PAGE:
How can the police find out whether a driver is under the influence or intoxicated?
First comes the observation phase. The officer is trained to notice details in your appearance and speech that might indicate impaired driving. Bloodshot eyes, slurred speech, and the smell of alcohol are some examples of details an officer might notice that can encourage further investigation and testing. During this time an officer might ask to perform a field sobriety test. This is typically a series of coordinated physical actions that help the officer observe any other indications of impairment.
After observing carefully, the officer may conclude that there is sufficient proof to make a DUI/DWI arrest. Or, they may ask for additional testing, in which case a chemical test will be performed. Typically this consists of a breathalyzer. The small machine is blown into and a preliminary BAC reading can be obtained. This may also result in a blood test being performed, which is more accurate, and can also detect the presence of drugs as well.
Do I have to take a breathalyzer, blood test, or urine test if I am stopped for DUI or DWI?
Every state has some form of “Implied Consent”. This is indicated as part of your license to operate a motor vehicle. However, you may refuse a chemical test. This often comes with severe penalties that are added to whatever penalties you must pay as a result of a conviction. Bear in mind that upon refusal you will be arrested, and most likely a warrant will be obtained to allow authorities to collect a blood or urine sample in order to determine your level of impairment.
A disturbing new trend in law enforcement has emerged this year that changes “right to refusal” significantly. Tennessee, and several other southern states, have begun periodically suspending “right to refusal” during traditionally high volume periods such as News Years Eve and Memorial Day.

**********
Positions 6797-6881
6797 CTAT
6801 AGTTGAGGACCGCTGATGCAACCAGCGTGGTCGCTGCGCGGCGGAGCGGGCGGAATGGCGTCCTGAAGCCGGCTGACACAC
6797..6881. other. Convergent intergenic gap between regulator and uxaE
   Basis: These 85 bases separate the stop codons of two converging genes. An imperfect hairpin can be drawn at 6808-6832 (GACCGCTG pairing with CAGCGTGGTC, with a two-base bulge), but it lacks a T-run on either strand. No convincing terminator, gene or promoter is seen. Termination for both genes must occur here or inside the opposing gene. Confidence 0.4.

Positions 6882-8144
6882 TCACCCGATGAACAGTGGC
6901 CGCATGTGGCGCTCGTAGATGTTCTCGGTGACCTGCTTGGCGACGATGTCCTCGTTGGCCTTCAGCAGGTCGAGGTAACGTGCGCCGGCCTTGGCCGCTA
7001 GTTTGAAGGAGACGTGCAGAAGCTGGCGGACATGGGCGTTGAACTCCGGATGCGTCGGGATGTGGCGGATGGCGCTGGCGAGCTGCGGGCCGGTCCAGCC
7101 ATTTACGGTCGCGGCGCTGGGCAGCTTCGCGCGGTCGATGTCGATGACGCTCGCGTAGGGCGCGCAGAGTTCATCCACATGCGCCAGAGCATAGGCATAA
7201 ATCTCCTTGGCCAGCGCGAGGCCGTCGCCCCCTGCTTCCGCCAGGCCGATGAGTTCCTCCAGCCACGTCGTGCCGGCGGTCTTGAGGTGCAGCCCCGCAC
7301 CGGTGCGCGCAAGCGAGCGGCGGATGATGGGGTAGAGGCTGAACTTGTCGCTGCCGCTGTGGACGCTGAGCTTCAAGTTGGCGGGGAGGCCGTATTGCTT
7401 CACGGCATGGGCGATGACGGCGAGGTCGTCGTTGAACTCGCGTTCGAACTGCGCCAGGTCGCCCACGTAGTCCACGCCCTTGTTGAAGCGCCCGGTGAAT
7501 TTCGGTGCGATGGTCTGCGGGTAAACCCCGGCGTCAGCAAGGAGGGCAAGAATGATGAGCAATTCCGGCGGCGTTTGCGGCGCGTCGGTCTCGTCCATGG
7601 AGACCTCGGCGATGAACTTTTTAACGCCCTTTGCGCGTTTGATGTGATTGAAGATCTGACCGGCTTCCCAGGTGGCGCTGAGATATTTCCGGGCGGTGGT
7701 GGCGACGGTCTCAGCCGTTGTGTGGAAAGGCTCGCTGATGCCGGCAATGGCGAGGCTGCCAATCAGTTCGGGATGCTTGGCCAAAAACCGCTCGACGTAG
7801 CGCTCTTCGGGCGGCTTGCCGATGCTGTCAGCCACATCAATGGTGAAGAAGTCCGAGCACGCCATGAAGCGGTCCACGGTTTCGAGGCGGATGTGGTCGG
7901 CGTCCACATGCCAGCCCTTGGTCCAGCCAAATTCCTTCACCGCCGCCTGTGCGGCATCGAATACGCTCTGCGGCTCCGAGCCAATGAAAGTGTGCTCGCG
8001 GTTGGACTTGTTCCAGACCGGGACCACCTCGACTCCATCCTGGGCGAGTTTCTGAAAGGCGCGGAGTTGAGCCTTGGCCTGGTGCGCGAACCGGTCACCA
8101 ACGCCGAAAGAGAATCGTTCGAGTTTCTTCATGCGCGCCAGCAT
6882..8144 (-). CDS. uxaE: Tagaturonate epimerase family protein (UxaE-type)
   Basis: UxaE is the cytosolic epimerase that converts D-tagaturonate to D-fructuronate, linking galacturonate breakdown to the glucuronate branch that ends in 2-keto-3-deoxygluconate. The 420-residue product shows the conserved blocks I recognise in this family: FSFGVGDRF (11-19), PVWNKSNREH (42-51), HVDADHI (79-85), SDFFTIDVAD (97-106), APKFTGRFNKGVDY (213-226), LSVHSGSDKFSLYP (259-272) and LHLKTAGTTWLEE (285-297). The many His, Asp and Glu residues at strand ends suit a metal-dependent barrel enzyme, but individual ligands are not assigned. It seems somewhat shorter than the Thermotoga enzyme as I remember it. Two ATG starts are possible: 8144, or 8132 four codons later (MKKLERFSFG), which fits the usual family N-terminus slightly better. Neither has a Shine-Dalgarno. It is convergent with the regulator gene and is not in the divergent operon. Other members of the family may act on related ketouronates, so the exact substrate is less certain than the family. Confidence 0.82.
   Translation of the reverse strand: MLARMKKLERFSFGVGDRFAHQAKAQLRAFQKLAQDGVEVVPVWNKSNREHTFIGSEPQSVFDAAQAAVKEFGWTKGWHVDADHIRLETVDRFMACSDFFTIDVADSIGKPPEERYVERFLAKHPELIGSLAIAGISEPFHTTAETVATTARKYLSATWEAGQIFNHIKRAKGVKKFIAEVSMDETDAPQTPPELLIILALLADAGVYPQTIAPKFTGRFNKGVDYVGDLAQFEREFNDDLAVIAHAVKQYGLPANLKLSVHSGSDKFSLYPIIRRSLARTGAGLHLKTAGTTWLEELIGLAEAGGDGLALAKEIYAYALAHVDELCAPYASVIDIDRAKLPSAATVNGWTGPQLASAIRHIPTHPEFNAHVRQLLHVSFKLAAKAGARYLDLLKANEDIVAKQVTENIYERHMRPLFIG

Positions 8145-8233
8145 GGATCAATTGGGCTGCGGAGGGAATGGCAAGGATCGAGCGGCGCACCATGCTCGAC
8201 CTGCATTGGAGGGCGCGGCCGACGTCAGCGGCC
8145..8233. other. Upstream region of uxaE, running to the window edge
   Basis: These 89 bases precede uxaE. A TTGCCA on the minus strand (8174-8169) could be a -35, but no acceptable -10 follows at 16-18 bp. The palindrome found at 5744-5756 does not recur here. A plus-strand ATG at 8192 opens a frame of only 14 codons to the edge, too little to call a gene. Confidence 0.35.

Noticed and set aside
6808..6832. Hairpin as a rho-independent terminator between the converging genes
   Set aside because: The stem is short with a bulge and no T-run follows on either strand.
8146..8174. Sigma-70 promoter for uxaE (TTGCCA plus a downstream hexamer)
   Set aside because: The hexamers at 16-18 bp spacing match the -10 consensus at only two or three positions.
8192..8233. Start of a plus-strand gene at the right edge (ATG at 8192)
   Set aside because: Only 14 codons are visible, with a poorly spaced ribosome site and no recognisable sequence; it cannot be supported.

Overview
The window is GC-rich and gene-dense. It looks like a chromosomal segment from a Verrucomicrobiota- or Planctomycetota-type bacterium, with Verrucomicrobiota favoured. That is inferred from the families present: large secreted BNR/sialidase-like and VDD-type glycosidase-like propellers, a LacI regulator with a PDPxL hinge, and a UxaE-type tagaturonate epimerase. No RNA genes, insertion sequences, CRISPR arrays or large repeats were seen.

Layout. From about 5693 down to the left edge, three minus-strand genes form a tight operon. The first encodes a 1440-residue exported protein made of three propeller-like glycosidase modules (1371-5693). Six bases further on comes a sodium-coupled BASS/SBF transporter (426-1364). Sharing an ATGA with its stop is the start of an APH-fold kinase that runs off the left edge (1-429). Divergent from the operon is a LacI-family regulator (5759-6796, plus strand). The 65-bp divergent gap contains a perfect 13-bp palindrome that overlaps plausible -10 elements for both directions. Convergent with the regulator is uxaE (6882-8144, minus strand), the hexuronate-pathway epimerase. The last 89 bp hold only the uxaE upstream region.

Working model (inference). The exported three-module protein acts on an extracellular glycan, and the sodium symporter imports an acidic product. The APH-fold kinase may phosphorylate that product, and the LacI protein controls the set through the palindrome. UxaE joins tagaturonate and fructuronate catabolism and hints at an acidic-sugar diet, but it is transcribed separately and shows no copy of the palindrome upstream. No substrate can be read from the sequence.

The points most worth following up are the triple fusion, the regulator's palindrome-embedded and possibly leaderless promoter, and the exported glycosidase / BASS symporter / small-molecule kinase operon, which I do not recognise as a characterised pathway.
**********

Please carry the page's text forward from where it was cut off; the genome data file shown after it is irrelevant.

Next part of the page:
“Right to Refusal” is being increasingly suspended, meaning your blood can be collected without a warrant, against your will.
This type of warrantless bodily invasion is exactly the kind of circumstance a FORMER PROSECUTOR was made to fight. They know the law, and they know the constitution, and they will use that to defend your rights.
Am I entitled to speak to an attorney prior to taking a chemical test during the stop?
Generally speaking, the answer is no. You always do have the right to remain silent, which of course you should exercise, however, a request for an attorney prior to a chemical test will be recorded as a refusal and you will be penalized accordingly. Remember, a simple yes or no will suffice when you are asked any questions including those regarding a chemical test.
Is a police officer allowed to ask me questions during the stop without reading me my rights?
Yes. Police can and absolutely will ask you questions at any point during a stop and/or detainment without reading Miranda rights. Most of the questioning and investigation in a DUI/DWI case occurs during the initial stop, not after an arrest is made. As an arrest cannot be made without prior questioning and investigation, reading Miranda rights is not practical. This is completely permissible and allowed by law.